By DANIEL KITTREDGE The city is moving toward adoption of a budget for the coming fiscal year, but a number of significant questions remain as the pandemic continues to upend planning and typical processes at all levels of government. The City Council's
The city is moving toward adoption of a budget for the coming fiscal year, but a number of significant questions remain as the pandemic continues to upend planning and typical processes at all levels of government.
The City Council’s Finance Committee has been holding its annual hearings on Mayor Allan Fung’s $302.9 million budget plan since May 9, including multi-hour virtual sessions on Friday and Saturday of last week.
On May 12, it reviewed the mayor’s $168 million budget proposal for Cranston Public Schools – one that includes a projected increase of more than $4 million in state education aid, based on the state spending plan Gov. Gina Raimondo submitted to the General Assembly prior to the onset of the COVID-19 crisis.
During the hearings – all of which have been held virtually – questions have arisen regarding the timing of the process and the number of variables that remain. Indeed, Fung’s budget address, originally scheduled for April 1, was delayed several weeks and delivered remotely due to the constraints of the current situation.
At one point last week, Council President Michael Farina was poised to call a special budget adoption meeting for May 14 out of concern that the terms of the city’s charter – which call for the budget to be adopted no later than May 15 – would result in the mayor’s plan automatically taking effect the next day, well ahead of the scheduled May 22 meeting for budget amendments and adoption.
“The underlying fear is that the charter trumps our meeting schedule,” Farina said during the Finance Committee’s May 12 hearing.
Council members that night formed a consensus around proceeding with the planned hearing schedule and canceling the special meeting. In the interim, it appears the concerns over a conflict with the charter have been allayed, and Farina on Monday said based on discussions during the Finance Committee’s Saturday hearing, the budget adoption would be moved to May 27.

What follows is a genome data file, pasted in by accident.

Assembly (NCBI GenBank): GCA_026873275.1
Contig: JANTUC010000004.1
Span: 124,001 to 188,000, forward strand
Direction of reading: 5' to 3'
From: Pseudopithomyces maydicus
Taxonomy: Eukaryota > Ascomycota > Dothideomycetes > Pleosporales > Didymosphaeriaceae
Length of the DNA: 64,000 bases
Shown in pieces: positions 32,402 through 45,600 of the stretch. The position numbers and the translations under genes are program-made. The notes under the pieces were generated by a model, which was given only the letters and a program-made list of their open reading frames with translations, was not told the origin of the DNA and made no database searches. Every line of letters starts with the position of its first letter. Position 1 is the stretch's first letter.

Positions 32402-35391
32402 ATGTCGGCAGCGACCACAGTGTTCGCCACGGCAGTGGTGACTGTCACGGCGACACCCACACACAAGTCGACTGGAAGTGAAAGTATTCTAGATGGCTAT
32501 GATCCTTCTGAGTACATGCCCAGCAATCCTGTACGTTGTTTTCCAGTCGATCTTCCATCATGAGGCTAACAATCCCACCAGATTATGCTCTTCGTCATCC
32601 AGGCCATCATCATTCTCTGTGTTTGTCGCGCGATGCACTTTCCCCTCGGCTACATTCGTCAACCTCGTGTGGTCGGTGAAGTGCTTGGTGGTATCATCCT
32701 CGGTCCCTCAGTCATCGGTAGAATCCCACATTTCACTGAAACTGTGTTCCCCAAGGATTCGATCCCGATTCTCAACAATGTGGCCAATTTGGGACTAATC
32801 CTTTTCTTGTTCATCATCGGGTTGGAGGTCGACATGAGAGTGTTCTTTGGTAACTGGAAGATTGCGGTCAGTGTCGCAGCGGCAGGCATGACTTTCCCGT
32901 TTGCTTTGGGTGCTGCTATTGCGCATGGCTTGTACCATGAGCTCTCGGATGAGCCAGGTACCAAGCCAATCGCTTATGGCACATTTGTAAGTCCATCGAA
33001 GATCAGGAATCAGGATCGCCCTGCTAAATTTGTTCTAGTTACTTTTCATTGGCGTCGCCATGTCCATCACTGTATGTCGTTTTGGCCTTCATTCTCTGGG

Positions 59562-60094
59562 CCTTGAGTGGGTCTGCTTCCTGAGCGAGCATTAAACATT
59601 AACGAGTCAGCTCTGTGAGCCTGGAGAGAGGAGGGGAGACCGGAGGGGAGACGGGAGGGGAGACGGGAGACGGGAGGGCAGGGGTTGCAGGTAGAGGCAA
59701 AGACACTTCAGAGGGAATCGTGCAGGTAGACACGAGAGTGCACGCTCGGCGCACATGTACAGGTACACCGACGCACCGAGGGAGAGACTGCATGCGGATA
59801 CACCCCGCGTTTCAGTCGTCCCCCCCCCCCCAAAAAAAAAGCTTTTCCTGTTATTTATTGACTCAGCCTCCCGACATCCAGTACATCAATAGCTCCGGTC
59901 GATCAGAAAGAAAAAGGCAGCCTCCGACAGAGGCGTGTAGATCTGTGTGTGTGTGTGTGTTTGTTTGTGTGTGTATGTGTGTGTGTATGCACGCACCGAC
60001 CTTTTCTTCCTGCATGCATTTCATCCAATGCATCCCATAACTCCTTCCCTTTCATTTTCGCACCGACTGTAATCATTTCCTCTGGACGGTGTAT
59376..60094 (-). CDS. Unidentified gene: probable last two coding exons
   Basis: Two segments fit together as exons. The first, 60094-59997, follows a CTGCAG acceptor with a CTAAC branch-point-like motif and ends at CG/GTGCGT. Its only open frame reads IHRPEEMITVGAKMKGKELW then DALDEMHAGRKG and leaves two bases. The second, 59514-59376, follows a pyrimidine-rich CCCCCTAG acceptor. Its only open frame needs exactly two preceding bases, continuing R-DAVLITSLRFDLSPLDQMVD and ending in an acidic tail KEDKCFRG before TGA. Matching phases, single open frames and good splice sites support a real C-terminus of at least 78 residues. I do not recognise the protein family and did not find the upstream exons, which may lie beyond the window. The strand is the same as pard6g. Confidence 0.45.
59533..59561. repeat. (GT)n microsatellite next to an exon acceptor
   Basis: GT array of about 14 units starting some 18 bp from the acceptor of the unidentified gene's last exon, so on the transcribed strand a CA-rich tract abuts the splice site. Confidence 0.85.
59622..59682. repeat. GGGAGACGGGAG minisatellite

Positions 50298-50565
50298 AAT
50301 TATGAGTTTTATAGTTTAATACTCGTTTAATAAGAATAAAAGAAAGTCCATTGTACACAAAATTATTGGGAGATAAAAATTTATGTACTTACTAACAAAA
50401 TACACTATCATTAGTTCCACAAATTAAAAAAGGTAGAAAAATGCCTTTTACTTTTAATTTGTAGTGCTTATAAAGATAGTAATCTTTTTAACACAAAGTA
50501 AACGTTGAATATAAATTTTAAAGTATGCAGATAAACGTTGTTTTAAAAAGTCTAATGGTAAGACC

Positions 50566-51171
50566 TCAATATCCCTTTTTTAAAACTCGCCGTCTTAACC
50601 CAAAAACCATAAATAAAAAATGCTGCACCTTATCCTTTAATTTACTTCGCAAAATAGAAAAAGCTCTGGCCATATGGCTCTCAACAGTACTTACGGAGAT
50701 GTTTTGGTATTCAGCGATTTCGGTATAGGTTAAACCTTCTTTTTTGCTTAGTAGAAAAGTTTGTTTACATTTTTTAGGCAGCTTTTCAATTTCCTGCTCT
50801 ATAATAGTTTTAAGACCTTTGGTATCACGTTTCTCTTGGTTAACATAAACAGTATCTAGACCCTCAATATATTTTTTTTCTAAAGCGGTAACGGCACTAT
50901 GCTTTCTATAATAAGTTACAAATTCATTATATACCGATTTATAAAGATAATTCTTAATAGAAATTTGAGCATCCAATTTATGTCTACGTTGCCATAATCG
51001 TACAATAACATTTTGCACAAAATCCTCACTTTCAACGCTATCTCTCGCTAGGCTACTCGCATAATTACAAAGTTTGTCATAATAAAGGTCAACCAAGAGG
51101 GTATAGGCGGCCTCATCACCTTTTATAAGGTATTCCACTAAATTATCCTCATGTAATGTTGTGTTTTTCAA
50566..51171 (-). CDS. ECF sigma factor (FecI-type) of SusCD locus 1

“It should give us some more time for review and more information gathering … Due to the delay in the council receiving the budget we can delay our adoption due to the emergency,” he wrote in an email.
Fung on Tuesday said he has no issue with the council taking more time for its budget review, although the need to print and distribute tax bills creates some urgency. He said the May 27 date provides enough time for that process, but going further out would create problems.
“I certainly am not going to quibble about a technical date in the charter, and I’m willing to work with the council to give them a little bit more time … The big key is, we need to get the budget done so that we can get our tax bills out,” he said.
The Finance Committee was set to conclude its hearings schedule with a focus on proposed amendments to the mayor’s plan on Wednesday night, after this week’s Herald went to the press.
A major issue moving forward figures to be the school district’s budget, given the uncertainty surrounding the state’s financial picture and the amount of aid dollars that are in flux.
The initial school budget plan submitted by Schools Superintendent Jeannine Nota-Masse earlier this year totals $169.2 million and seeks an additional $1.76 million in funding from the city. In includes a more than $4 million increase in state aid as well, based on the governor’s budget.
Fung’s plan would provide an additional $400,000 in local funding for the district, and it, too, includes the additional state aid. That leaves a roughly $1.2 million gap between what the district and mayor have proposed.
During the May 12 budget hearing, Nota-Masse spoke about the uncertainty surrounding state aid.
“We do not know the assumptions we are making in this budget will come to fruition … We don’t know what’s coming from the state,” she said.
Addressing the issue of where the district would look to reduce expenses if anticipated funding does not materialize, she said: “I can’t answer those questions … I’m 100 percent confident that we have a solid budget, and it was designed very frugally. However, in this pandemic that we’re in, I am worried about the state monies.”
She added: “It would be irresponsible for me to come out into a public meeting and start spit balling, if you will, about what I think will happen.”
Farina, during the meeting, raised another concern – that the city, if it were to approve a budget that relies on the full state aid projection, would become responsible for making up any shortfall if the aid fails to materialize due to “maintenance of effort” school funding requirements for municipalities.
On Monday, Farina said the council is “still waiting for clarity” regarding the maintenance of effort question. The council’s auditor has been in communication with district officials he said.
“I am hopeful we have a definitive answer this week,” he said.